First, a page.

Alright, so here’s my conclusion. Homosexuality is a sin because God says so in His Word. To say I’m a believer and I don’t believe that would be to say God doesn’t know how to write a consistent book that’s interpreted with normal thoughts and principles of language. But we can’t just leave it there. And we can’t leave it at “Hey, stop sinning.” We have to present other alternatives (read, real help). They need to put off the sin, but also put on something that works as a competency for them to do in place of the sin. Ie, when Paul tells the thief to stop stealing and instead do something with his hands (get a job). We need to give people that kind of practical theology because otherwise it’s just one way and the cycle of sin just begins all over again.

    Now, if the major problem here for y’all is that this is a biological function; I don’t have a problem saying homosexuality is biological, but I do have a problem saying that this now means that a person can’t help their sin. Why? Because God holds that person responsible for it. Because this denies the Holy Spirit’s ministry to restore a person and cause him to live righteously. Because then the issue is physical manipulation and not Christ. And the stuff in the Scriptures about putting off/putting on/confessing sin, etc is essentially useless to our daily lives. I think a better way to look at homosexuality is to see it as a snowball effect:

    So and so, at 9 has a tendency to an attraction to the opposite sex. By 13, they’ve acted on that so many times it’s habitual. At least, in their thought life. By 20, they’ve slept around and are still doing the very thing they hate (and can’t ever get enough of) but seemingly “can’t help” because this is essentially all they know. You see?

    We all have certain sinful tendencies. They start off small but become massive if we don’t put an end to them (which is what Christ did for believers in Gal 2:20!).

    And Alan, essentially what you’re saying is God should be fair and also deny His very nature as God and His Holiness and start accepting the very things he hates and that were caused by man’s disobedience in Eden (Gen 3) that result in death. Would you encourage God to have a harem in heaven so He can have this pleasure too? It’s not inconsistent to say that such and such is a sin, but it is inconsistent to say that so and so is evil and we should all hate him. But saying that he should have the same capabilities of others as it pertains to the Church would be to piss on the Word of the LORD. God is clear on these things. I don’t mean to come across so harsh, but I don’t understand how people can say they’re a Christian but then start doing cartwheels around the Bible insinuating God is a horrible author and doesn’t actually mean what he says. I mean, what alternative is there if God says “_____” is sin (and needs to be dealt with in Christ, confessing sin, putting off, putting on), but then we allow people who habitually make that sin a life style our pastors, teachers, and so on and so forth?

  • Anonymous

    “John Shore: doing shout-outs to entire countries since 2010.” I like it!

  • Anonymous

    Phillip: read the first four words of your comment here, over and over and over again. Cuz yikes, man, you really are.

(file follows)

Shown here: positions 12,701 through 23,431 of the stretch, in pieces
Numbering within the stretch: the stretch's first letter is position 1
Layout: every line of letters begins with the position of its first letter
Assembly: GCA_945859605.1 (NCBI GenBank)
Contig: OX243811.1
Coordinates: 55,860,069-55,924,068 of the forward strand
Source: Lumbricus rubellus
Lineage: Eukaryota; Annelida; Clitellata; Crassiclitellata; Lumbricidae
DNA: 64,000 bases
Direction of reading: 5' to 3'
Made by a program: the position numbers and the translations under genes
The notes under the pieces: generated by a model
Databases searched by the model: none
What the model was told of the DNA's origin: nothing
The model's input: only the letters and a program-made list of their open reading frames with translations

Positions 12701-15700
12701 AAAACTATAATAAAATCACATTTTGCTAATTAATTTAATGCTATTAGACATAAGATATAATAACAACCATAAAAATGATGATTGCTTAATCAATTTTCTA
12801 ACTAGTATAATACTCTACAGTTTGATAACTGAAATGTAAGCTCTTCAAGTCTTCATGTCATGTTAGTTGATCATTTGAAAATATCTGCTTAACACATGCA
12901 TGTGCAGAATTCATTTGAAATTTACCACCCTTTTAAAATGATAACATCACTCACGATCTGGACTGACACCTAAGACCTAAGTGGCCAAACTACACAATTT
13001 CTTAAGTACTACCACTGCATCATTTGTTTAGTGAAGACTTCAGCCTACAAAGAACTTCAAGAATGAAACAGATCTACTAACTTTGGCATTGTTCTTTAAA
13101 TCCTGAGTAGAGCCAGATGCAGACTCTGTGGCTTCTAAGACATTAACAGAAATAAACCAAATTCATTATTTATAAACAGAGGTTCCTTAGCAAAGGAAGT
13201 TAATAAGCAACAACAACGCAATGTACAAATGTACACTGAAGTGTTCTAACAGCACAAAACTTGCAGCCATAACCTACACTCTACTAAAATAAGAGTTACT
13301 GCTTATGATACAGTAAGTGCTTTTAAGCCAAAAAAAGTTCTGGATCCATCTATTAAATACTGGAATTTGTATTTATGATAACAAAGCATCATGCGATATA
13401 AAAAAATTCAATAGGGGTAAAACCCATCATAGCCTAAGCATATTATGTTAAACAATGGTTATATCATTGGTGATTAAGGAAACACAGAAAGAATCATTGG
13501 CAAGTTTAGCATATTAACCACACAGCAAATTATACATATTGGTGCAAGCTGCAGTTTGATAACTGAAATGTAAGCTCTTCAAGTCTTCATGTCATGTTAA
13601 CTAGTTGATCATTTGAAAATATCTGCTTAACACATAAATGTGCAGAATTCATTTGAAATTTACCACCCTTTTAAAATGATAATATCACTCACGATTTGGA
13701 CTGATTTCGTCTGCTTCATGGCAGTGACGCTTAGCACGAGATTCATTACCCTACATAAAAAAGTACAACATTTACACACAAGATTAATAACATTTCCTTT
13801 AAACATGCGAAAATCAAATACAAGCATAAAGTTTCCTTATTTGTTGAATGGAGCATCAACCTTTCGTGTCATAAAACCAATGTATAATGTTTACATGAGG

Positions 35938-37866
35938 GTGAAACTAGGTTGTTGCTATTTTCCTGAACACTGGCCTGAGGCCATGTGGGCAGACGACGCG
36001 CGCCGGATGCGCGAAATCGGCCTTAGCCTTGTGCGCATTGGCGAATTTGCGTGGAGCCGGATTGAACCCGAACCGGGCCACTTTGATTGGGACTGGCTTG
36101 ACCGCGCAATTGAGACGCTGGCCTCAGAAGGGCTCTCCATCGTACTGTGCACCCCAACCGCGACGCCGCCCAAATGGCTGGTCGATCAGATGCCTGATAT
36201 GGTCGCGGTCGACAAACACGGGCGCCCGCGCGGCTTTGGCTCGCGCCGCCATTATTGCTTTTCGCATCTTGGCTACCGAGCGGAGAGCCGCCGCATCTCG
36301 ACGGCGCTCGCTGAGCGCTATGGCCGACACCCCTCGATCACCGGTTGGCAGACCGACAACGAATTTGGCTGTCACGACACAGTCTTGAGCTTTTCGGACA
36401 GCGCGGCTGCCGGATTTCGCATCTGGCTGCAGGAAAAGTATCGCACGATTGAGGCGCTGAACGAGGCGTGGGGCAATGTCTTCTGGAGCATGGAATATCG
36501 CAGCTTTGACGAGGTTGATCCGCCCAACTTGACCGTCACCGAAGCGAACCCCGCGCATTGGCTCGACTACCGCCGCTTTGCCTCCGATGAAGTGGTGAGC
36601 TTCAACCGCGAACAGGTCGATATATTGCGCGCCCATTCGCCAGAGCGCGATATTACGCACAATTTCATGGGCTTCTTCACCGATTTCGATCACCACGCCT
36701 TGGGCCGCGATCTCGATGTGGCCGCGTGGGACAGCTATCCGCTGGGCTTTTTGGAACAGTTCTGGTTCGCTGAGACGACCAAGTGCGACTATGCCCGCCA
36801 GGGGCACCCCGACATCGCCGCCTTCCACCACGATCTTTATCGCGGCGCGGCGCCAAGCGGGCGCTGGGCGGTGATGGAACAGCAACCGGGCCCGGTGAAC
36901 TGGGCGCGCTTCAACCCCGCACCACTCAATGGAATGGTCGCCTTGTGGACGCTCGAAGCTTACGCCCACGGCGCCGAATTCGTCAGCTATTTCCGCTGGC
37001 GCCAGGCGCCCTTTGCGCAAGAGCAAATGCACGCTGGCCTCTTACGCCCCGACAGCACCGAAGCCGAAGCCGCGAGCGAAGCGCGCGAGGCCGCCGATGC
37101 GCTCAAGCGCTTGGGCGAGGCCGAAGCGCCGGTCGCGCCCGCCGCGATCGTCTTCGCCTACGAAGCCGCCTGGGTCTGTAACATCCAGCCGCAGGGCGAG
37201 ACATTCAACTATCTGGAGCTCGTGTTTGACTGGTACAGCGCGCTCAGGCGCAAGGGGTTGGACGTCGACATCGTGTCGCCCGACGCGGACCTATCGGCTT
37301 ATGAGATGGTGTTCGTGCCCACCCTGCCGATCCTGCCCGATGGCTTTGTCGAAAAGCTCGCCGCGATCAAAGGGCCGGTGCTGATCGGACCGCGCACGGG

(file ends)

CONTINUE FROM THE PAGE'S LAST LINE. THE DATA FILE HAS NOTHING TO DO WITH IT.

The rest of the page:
• Alan

    Phillip wrote, “And Alan, essentially what you’re saying….”

    Phillip, my father taught me that manners make the man [sic]. While I don’t follow his advice nearly often enough, I do believe that putting words into other people’s mouths doesn’t show one to be either polite, nor a man. A real man (or woman) doesn’t need to rely on such cheaply constructed straw-men in order to try to make a point. Actually, straw man is an overestimate of such rhetorical flourishes. A question like “Would you encourage God to have a harem….” is, at best, chaff.

    You cannot in the same paragraph state something as ludicrous as, “Would you encourage God to have a harem …?”or so vivid as suggesting that I “piss on the Word of the LORD” and then state “I don’t mean to come across so harsh.” Phony attempts at politesse do not cover blatant disingenuousness. At least be man enough to admit that you do indeed mean to come across exactly as harsh as you did or you wouldn’t make such blatantly, absolutely, completely, and pathetically silly efforts to intentionally misinterpret what I said in my first comment.

    You believe being gay is a sin. I do not. You believe you have Biblical support to justify your position. I am justified by Christ, by grace, through faith. I do not need, nor do I desire your agreement. I do not need, nor do I desire your acceptance (of either me or my beliefs.) I do not need nor do I desire your tolerance. I do not need, nor do I desire to argue with you.

    I used to argue with the likes of you. I did so many of the nearly 20 years since I first came out. As I am not the brightest bulb in the box, it took a good long time, but I eventually found out that arguing doesn’t work. In my experience, no one has ever changed their mind about anything as the result of an argument. Ever. People change their minds through relationships. Two random, complete strangers such as the two of us do not have the relationship (nor obviously do you have enough respect for me) to actually interact in a way that might change my mind or yours.